A stink - This word properly means the fetor or offensive smell which attends the decomposition of a deceased body. It means that the bodies which they so carefully adorned, and which they so assiduously endeavored to preserve in beauty by unguents and perfumes, would die and turn to corruption.
And instead of a girdle - Girdles were an indispensable part of an Oriental dress. Their garments were loose and flowing, and it became necessary to gird them up when they ran, or danced, or labored.
A rent - There has been a great variety of opinion about the meaning of this word. The most probable signification is that which is derived from a verb meaning “to go around, encompass;” and hence, that it denotes “a cord.” Instead of the beautiful girdle with which they girded themselves, there shall be “a cord” - an emblem of poverty, as the poor had nothing else with which to gird up their clothes; a humiliating description of the calamities which were to come upon proud and vain females of the court.
And instead of well-set hair - Hair that was curiously braided and adorned. ‹No ladies pay more attention to the dressing of the hair than these (the dancing girls of India), for as they never wear caps, they take great delight in this their natural ornament.‘ - “Roberts.” Miss Pardoe, in ‹The City of the Sultan,‘ says, that after taking a bath, the slaves who attended her spent an hour and a half in dressing and adorning her hair; compare 1 Peter 3:3.
Instead of a stomacher - It is not certainly known what is meant by this, but it probably means some sort of “girdle,” or a platted or stiffened ornament worn on the breast. ‹I once saw a dress beautifully plaited and stiffened for the front, but I do not think it common.‘ - “Roberts.”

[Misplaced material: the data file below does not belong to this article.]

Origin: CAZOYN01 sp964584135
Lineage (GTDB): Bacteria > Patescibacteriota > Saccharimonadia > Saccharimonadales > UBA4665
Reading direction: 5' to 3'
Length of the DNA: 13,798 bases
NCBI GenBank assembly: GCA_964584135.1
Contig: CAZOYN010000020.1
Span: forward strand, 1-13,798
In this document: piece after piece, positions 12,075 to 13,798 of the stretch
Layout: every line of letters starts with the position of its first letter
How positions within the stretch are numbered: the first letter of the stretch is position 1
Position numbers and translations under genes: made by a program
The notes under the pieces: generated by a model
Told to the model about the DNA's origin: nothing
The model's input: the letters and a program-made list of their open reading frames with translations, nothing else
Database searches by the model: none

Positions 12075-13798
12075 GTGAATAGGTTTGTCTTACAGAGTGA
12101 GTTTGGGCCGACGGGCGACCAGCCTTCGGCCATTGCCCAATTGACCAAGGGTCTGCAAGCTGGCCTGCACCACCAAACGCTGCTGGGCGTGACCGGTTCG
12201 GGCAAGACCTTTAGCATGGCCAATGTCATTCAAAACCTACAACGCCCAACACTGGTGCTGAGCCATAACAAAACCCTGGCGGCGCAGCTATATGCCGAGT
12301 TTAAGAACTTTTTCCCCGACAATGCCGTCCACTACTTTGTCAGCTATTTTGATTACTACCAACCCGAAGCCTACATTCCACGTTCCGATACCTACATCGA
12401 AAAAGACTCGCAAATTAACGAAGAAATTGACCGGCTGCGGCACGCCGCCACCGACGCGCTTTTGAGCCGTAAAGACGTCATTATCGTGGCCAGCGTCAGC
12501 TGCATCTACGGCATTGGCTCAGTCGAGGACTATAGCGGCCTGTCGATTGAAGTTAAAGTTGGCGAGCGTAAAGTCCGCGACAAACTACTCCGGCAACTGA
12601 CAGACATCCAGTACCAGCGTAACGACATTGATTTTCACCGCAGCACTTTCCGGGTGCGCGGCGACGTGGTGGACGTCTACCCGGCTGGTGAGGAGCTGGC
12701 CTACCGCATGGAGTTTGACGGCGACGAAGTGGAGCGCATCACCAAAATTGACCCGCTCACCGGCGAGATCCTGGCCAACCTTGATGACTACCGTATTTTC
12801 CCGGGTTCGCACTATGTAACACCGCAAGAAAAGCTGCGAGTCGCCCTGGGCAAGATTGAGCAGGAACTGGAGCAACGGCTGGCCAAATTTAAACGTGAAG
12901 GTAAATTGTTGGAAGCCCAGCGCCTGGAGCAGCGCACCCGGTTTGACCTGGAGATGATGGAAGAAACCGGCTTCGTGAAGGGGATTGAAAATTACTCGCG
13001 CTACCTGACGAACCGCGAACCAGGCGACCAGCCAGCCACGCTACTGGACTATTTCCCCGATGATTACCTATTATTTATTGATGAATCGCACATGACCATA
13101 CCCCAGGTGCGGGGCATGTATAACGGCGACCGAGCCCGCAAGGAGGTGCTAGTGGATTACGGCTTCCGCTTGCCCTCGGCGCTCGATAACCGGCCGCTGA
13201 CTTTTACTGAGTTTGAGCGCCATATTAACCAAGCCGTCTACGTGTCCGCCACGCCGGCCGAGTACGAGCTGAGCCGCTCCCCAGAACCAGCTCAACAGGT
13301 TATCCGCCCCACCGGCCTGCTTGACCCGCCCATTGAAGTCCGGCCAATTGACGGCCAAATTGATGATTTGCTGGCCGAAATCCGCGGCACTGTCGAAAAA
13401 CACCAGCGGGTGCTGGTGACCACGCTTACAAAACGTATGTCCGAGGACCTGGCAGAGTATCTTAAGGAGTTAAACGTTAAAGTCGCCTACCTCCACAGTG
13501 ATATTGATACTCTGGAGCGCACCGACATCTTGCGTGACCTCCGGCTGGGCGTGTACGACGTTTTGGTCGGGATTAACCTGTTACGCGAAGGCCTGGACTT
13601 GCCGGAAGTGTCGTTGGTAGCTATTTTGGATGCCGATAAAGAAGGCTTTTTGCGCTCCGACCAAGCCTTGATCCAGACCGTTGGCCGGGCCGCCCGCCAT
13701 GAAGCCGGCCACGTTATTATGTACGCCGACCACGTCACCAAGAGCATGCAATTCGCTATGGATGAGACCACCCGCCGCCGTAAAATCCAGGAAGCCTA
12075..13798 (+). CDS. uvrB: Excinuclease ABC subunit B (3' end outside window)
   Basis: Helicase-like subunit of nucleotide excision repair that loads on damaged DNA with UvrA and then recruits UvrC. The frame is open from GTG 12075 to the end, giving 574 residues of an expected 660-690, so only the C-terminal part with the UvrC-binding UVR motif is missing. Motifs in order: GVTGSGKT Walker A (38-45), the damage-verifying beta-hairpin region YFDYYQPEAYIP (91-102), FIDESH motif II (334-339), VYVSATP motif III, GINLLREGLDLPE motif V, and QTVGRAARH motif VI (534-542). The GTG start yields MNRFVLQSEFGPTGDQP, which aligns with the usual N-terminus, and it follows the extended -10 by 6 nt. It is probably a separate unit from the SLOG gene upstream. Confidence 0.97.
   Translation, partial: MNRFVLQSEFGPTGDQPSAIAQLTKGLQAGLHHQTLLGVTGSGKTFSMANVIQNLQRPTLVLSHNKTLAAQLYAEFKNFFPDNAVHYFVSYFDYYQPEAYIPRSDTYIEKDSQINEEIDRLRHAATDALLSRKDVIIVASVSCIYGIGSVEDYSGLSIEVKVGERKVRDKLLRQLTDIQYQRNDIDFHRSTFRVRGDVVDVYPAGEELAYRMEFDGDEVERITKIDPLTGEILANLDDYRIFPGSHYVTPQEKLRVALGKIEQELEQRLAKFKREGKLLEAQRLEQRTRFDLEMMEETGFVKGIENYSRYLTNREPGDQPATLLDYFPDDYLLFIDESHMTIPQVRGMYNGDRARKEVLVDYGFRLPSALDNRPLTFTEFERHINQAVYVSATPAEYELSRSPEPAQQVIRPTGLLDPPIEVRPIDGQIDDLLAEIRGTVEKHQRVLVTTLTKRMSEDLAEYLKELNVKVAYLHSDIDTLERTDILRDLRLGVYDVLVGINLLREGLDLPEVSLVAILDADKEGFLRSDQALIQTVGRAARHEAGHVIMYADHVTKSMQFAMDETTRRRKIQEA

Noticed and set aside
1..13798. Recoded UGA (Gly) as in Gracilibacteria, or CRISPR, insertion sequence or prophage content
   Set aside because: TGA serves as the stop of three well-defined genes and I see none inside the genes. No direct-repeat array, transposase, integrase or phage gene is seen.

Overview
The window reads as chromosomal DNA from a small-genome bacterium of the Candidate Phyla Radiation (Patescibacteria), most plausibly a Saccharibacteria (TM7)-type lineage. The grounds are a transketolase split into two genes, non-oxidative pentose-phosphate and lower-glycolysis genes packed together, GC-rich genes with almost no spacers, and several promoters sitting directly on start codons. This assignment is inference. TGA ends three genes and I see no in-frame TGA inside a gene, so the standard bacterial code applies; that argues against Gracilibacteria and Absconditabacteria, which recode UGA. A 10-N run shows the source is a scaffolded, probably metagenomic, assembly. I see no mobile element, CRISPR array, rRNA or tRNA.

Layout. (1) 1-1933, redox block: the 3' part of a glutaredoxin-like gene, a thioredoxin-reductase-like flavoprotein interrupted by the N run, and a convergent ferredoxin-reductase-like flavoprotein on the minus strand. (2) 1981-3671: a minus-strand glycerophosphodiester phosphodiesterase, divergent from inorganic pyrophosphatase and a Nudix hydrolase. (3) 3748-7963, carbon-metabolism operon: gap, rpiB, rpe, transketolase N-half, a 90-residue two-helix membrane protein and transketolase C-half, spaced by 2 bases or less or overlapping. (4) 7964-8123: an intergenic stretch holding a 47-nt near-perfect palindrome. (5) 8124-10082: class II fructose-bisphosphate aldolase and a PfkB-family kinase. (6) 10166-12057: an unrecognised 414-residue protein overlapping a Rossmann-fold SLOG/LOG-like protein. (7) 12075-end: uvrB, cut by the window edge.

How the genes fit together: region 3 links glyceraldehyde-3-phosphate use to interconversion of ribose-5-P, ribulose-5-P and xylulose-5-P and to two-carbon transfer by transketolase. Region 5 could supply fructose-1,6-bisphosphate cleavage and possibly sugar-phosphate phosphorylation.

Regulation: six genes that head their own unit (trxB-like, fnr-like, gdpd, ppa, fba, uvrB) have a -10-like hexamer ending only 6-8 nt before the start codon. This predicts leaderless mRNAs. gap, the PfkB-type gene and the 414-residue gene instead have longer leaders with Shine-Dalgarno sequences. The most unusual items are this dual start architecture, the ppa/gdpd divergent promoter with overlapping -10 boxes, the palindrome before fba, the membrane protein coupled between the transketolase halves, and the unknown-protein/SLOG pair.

And burning - The word used here does not occur elsewhere. It seems to denote “a brand, a mark burnt in, a stigma;” perhaps a sun-burned countenance, indicating exposure in the long and wearisome journey of a captivity over burning sands and beneath a scorching sun.
Instead of beauty - Instead of a fair and delicate complexion, cherished and nourished with care. Some of the articles of dress shown in the book exhibit several varieties of the costume of an Oriental female. To what “particular” time the prophet refers in this chapter is not known, perhaps, however, to the captivity at Babylon. To whatever he refers, it is one of the most striking reproofs of vanity and pride, especially the pride of female ornament, any where to be found. And although he had “particular” reference to the Jewish females, yet there is no impropriety in regarding it as applicable to all such ornaments wherever they may be found. They indicate the same state of the heart, and they must meet substantially the same rebuke from God. The body, however delicately pampered and adorned, must become the prey of corruption. ‹The worm shall feed sweetly on it, and the earth-worm shall be its covering;‘ compare Isaiah 14:2; Job 24:20. The single thought that the body must die - that it must lie and moulder in the grave - should check the love of frivolous adorning, and turn the mind to a far more important matter - the salvation of the soul, which cannot die; to ‹the ornament of a weak and quiet spirit, which is in the sight of God of great price;‘ 1 Peter 3:4.
The prophecy of Isaiah 3 was presented before me as applying to these last days, and the reproofs are given to the daughters of Zion who have thought only of appearance and display. Read verse 25: “Thy men shall fall by the sword, and thy mighty in the war.” I was shown that this scripture will be strictly fulfilled. Young men and women professing to be Christians, yet having no Christian experience, and having borne no burdens and felt no individual responsibility, are to be proved. They will be brought low in the dust and will long for an experience in the things of God, which they have failed to obtain. 1T 270.1
War lifts his helmet to his brow;
O God, protect Thy people now. 1T 270.2
*****Read in context »